Ravens: Smooth first day for Jimmy Smith

OWINGS MILLS - Shadowing Anquan Boldin after jamming him in the chest with a quick movement of his tattooed arms, imposing Baltimore Ravens rookie cornerback Jimmy Smith wasn't intimidated by the veteran wide receiver. He matched Boldin's footwork and maintained his leverage on a short route. And he displayed his speed and coverage ability on some deeper pass patterns

Joining the Ravens on the practice field for the first time after signing a five-year, $7.46 million contract that includes a $3.9 million signing bonus, the first-round draft pick from Colorado is already staking out his turf. He's intent on earning a starting job for the Ravens' season-opener against the Pittsburgh Steelers, but ran with the second-team defense Friday behind Domonique Foxworth and Lardarius Webb.

"I absolutely think so," Smith said. "It's definitely going to take some work, but I definitely think I could be a starter." The 6-foot-2, 210-pounder towered over his colleagues. Smith is the prototype cornerback as far as the requisite size, speed and strength. Smith covers 40 yards in 4.4 seconds and has a large upper body for a cornerback. He's even bigger than the Ravens' safeties.

"I think he's got a ways to go, just in a lot of ways," Ravens coach John Harbaugh said. "Obviously, he has all the tools. He has a really good attitude and he is a hard worker. I think he has to learn how to be a professional, and I'm very certain he can do that."

Being a professional requires more than just diligence on the field or the weight room. While waiting for his contract to be finalized Thursday night, Smith ran two miles. Besieged by questions about his character before the NFL draft due to a series of underage drinking citations, a third-degree assault case as many as three failed drug tests, including one for codeine, and other incidents while he was a freshman and a sophomore, Smith seems to now understand what's expected of him away from football.

Often compared to mercurial former Ravens Pro Bowl defensive back Chris McAlister, a big shutdown cornerback who had several legal problems and controversies while he was with the team, Smith said he won't repeat those mistakes. "I haven't seen his game or how he plays, but I hear a lot of comparisons," Smith said of McAlister, who's now retired. "I also hear a lot of things that I don't want to fall into that he did." And Smith seems to relish the gritty aspect of football.

He gets right in receivers' faces and dares them to run by him. Despite his talent and bold nature, it's still a time of adjustment for Smith. "They're a little different because usually in college they try to juke and get off the run," Smith said. "These receivers run right into you and throw you off of them. I like the physicality of it." Boldin is a challenge for veteran and rookie cornerbacks because of his power, experience and crisp routes.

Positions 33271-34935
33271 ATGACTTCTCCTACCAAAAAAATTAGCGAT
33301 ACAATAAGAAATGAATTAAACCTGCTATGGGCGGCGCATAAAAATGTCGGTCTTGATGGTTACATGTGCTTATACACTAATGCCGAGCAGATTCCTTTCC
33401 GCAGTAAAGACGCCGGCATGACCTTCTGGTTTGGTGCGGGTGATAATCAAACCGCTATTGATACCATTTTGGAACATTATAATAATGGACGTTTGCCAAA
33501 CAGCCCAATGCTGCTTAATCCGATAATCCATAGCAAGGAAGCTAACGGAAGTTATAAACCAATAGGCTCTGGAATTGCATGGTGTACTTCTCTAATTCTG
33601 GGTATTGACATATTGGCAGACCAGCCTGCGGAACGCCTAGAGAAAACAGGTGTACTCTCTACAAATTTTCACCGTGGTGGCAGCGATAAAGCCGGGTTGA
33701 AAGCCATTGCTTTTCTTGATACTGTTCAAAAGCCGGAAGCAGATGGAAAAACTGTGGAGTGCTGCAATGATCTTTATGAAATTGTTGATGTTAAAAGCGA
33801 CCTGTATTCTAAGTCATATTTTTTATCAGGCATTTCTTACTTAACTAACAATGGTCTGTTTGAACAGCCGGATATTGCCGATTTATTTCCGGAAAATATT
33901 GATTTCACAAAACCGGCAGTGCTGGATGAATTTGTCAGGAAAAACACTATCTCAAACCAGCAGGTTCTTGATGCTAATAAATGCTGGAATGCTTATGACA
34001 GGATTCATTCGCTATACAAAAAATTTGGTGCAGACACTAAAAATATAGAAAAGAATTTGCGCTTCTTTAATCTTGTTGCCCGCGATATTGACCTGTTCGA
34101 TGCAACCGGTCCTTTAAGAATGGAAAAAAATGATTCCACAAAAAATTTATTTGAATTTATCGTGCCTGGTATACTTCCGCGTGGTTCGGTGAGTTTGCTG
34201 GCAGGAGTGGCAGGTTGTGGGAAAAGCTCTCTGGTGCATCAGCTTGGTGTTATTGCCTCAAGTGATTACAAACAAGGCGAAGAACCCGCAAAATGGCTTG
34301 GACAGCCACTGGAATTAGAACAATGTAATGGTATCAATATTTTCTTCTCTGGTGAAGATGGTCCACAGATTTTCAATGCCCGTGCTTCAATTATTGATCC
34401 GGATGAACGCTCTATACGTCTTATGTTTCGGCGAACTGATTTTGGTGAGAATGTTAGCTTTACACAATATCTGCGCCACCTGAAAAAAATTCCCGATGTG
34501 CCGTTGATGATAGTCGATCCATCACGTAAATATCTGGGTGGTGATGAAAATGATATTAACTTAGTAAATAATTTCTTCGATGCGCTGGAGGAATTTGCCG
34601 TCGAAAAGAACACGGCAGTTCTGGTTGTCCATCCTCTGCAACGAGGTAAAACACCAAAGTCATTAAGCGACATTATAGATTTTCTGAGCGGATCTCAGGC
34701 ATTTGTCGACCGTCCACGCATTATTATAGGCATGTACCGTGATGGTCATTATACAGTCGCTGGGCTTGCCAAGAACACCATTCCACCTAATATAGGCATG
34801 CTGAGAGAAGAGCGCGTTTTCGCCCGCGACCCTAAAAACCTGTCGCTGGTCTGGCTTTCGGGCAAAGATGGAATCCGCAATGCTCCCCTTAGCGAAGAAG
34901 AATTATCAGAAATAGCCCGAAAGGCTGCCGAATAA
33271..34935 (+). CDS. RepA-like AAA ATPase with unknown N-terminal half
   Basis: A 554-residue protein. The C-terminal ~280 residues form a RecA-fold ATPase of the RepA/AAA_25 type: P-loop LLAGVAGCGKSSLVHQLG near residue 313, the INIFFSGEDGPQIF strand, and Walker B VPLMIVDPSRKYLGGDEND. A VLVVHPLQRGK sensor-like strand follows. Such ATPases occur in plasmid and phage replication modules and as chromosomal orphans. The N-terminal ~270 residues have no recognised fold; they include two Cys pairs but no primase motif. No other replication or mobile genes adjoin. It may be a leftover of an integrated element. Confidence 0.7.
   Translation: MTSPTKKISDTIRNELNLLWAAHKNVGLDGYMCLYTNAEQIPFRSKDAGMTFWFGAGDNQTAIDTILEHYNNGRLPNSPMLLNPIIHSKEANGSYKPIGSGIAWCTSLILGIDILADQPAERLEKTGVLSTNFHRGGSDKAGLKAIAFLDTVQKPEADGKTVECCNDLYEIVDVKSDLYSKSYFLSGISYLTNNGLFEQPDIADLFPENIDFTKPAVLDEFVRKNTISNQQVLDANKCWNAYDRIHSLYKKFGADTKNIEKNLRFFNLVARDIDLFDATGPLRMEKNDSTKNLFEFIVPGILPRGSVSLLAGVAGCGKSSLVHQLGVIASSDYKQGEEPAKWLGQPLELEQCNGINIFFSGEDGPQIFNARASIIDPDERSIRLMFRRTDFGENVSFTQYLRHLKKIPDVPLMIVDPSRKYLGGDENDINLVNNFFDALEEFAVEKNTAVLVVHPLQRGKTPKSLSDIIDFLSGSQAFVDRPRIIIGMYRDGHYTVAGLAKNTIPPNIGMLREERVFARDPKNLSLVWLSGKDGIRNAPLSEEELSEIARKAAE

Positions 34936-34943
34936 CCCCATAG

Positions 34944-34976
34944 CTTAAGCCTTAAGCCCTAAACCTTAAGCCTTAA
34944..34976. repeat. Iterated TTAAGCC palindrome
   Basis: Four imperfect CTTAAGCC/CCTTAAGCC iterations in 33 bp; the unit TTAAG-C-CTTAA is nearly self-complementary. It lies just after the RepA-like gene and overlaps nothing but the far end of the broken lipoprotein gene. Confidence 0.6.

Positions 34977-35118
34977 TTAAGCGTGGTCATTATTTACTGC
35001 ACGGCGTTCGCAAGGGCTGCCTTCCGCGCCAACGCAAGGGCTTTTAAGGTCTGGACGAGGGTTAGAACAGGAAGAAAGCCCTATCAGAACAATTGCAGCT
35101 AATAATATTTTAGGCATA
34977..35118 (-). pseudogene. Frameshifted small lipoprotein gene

However, Smith stayed right there with him. "I think he kind of rolls with a little hitch, but I think I pressed him up pretty good," Smith said.

Sporting several new tattoos, including one of his nickname, ‘Beans' on his forearm that's still bleeding from being recently applied, Smith also has a large writing on the inside of his bicep. It reads, "Different Breed," an appropriate moniker considering that few cornerbacks are as physically gifted as the Southern California native. There's still a major learning curve, though, for Smith to overcome.

Due to the NFL lockout that ended earlier this week, Smith hasn't had the benefit of minicamps, organized team activities, classroom sessions or a supervised conditioning program.

"Obviously, he has lost those opportunities," Harbaugh said. "That's the way it is this year. We'll just have to overcome that." In terms of knowledge of the game, Smith said the Ravens' system is similar to what he did in college.

And he obtained a playbook from the Ravens during the one day draft picks could visit with their teams after being selected. "I read through it a lot," Smith said. "A lot of the schemes were like my college defenses, so I got it pretty quick. Even in the meeting rooms, we're going through the defense really rapid. I see it, and then I just get it." Smith wasn't star-struck even though he was in the company of All-Pro middle linebacker Ray Lewis.

"It's not so much awe, I mean Ray Lewis was playing in the league when I was seven years old," Smith said. "Man, that's crazy. I'm kind of past that already. I'm just trying to get on the field and play some ball."

Not being intimidated, having the necessary swagger to play cornerback and the short memory required for a position where everyone gets beat sometimes, those interpersonal qualities seem to be in supply for the Ravens' prize rookie.

"I think I did pretty good for the first day," Smith said. "I don't know if everybody was tired, but it was not fast for me." Smith did lose one personal battle to speedy rookie wide receiver Torrey Smith, the Ravens' second-round draft pick from the University of Maryland.

Covering Smith closely, Jimmy Smith allowed a long spiral to loop over his head and into Smith's outstretched hands.

"We're going to have that matchup for a while, so I'll get used to him real quick," Smith said. "He's got speed on him and he's got good hands, so it's definitely going to be a competitive rivalry between us both being named Smith anyway. Got to fight for the name."

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